I watched an interesting video on SearchEngineJournal this morning, and it got me thinking. The guy from SEJ was talking to the head of eBay’s SEO team, and the eBay guy talked a bit about how they’re currently quite focused on user experience — particularly, on CTR: Click-through rate. This got me thinking that there’s probably a lot of people who don’t really grasp how CTR affects a site’s rankings.
- CTR: Click-through Rate — the percentage of people who visit your site and perform whatever action your site’s call-to-action asks them to.
- CRO: Conversion Rate Optimization — the practice of making small changes to your website, testing how those changes affect CTR, and keeping the changes that improve CTR while discarding the ones that don’t.
- SEO: Search Engine Optimization — The process of positively affecting how your website ranks on Google and other search engines’ results pages.
Establishing the Relationship
SEO has a lot of factors involved in it, but one of the factors that people don’t often discuss is that Google pays attention to where a user goes from your landing pages. If they click the “back” button and return to the search results to pick another page, Google takes that as a sign that the user doesn’t consider your page relevant to their search results. If they “click through” to your shopping cart page, your contact us page, or some other business-relevant page, it comes across as a single that yes, your page was relevant enough to the search that Google should treat it well.
That means that the greater your CTR, the better your SEO. But how do you actually improve your CTR? With CRO! We love acronyms!
CTR is already an insanely important number, because if you’re an online business, CTR amounts to “the number of visitors that turn into customers.” But with Google paying attention to your CTR and using it as a ranking signal, it goes from “very important” to “absolutely one of the most important things you can focus your attention on.”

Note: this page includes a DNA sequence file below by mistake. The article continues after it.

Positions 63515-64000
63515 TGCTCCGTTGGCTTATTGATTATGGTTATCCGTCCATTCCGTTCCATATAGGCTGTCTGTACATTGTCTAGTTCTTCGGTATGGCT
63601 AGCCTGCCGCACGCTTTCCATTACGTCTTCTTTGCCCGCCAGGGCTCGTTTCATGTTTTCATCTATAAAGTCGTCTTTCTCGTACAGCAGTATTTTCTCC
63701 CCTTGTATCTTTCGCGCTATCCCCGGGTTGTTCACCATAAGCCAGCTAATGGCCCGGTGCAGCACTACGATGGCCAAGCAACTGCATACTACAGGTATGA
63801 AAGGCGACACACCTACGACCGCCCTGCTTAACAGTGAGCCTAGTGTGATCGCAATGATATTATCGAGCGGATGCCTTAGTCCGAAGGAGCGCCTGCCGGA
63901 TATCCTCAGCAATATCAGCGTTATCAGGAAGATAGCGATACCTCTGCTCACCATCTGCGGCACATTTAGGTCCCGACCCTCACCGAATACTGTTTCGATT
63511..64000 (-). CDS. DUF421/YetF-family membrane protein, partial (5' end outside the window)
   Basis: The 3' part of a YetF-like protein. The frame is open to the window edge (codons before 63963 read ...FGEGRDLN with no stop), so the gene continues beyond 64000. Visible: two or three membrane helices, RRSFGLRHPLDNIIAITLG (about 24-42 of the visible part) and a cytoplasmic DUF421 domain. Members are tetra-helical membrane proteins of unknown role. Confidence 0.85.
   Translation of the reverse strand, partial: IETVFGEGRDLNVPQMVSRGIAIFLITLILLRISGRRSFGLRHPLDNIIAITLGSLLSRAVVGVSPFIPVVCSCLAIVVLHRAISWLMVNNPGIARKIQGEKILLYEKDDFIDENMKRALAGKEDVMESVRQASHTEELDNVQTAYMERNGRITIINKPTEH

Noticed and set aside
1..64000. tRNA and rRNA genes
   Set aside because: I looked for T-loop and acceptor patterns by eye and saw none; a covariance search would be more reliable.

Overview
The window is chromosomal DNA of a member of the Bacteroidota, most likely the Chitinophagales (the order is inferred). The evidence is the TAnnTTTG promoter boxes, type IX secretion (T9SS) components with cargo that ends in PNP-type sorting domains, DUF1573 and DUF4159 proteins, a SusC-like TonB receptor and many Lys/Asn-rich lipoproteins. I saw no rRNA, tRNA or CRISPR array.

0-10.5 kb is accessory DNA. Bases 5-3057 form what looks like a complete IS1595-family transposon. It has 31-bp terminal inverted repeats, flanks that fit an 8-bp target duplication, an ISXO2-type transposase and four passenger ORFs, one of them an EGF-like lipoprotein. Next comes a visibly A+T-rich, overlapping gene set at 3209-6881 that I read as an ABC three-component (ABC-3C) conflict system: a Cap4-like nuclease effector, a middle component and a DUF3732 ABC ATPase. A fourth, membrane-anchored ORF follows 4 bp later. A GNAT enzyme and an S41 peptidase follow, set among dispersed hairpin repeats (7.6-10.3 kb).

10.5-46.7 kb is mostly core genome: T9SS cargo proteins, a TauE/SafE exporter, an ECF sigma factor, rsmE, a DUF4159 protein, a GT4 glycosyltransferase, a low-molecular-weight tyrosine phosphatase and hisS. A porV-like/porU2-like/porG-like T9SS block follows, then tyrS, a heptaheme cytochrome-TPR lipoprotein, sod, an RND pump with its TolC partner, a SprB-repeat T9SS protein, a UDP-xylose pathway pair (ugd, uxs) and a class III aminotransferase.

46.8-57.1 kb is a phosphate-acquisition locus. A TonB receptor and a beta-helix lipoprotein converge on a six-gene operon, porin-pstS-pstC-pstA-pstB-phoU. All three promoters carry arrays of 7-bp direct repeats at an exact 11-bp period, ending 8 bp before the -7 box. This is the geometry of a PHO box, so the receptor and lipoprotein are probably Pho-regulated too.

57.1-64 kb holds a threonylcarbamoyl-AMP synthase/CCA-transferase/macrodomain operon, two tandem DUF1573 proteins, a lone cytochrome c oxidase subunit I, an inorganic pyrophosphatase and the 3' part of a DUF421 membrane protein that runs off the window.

Optimizing your conversion rate, unfortunately, isn’t exactly a speedy thing. The basic method of CRO is called A/B testing, and it looks like this:
- First, you brainstorm about ‘things that could be keeping surfers from converting.’
- Then, you arrange that list in order of ‘those things that are most likely to be keeping customers from converting.’
- Next, you pick the top problem, and you brainstorm a list of ways to make it a non-issue for your visitors.
- Pick the method of non-issue-ifying that issue that seems like it’s going to do the best job of eliminating the problem.
- Then, you create an alternative version of your website that has that single change made on it.
- Set up your URL so that it randomly sends half of your visitors to the original site, and half to the modified site, and keep track of which one produces more conversions over the next couple of weeks.
- Keep the version that has the better CTR, and ditch the other version.
- Start over, and keep repeating the process until your CTR doesn’t improve over several iterations.
When you’ve maximized your CTR, you’ve done yourself a huge service — because not only have you made sure that as many of your visitors as possible turn into customers, but by improving your SEO, you’ve also increased the number of visitors you get in the first place. Understanding the relationship between CRO, CTR, and SEO can help you get there.
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